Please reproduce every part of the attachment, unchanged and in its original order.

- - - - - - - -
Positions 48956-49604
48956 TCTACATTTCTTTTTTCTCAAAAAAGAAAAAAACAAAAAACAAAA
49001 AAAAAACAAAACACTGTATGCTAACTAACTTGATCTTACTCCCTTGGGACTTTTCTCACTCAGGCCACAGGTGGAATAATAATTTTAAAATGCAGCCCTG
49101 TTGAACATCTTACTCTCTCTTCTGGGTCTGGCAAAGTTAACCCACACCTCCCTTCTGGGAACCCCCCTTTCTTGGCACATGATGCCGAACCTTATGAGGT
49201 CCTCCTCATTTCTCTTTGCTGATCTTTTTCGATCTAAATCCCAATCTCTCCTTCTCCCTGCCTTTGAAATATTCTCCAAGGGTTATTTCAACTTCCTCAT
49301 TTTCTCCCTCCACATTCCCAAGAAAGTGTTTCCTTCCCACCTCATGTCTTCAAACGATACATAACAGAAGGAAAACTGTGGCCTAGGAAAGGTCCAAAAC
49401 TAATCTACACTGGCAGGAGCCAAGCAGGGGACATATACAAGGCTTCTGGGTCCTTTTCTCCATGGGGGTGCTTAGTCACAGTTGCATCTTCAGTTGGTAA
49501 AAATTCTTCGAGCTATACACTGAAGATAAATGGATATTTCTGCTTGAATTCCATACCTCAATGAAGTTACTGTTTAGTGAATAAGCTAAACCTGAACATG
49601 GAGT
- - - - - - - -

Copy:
Positions 48956-49604
48956 TCTACATTTCTTTTTTCTCAAAAAAGAAAAAAACAAAAAACAAAA
49001 AAAAAACAAAACACTGTATGCTAACTAACTTGATCTTACTCCCTTGGGACTTTTCTCACTCAGGCCACAGGTGGAATAATAATTTTAAAATGCAGCCCTG
49101 TTGAACATCTTACTCTCTCTTCTGGGTCTGGCAAAGTTAACCCACACCTCCCTTCTGGGAACCCCCCTTTCTTGGCACATGATGCCGAACCTTATGAGGT
49201 CCTCCTCATTTCTCTTTGCTGATCTTTTTCGATCTAAATCCCAATCTCTCCTTCTCCCTGCCTTTGAAATATTCTCCAAGGGTTATTTCAACTTCCTCAT
49301 TTTCTCCCTCCACATTCCCAAGAAAGTGTTTCCTTCCCACCTCATGTCTTCAAACGATACATAACAGAAGGAAAACTGTGGCCTAGGAAAGGTCCAAAAC
49401 TAATCTACACTGGCAGGAGCCAAGCAGGGGACATATACAAGGCTTCTGGGTCCTTTTCTCCATGGGGGTGCTTAGTCACAGTTGCATCTTCAGTTGGTAA
49501 AAATTCTTCGAGCTATACACTGAAGATAAATGGATATTTCTGCTTGAATTCCATACCTCAATGAAGTTACTGTTTAGTGAATAAGCTAAACCTGAACATG
49601 GAGT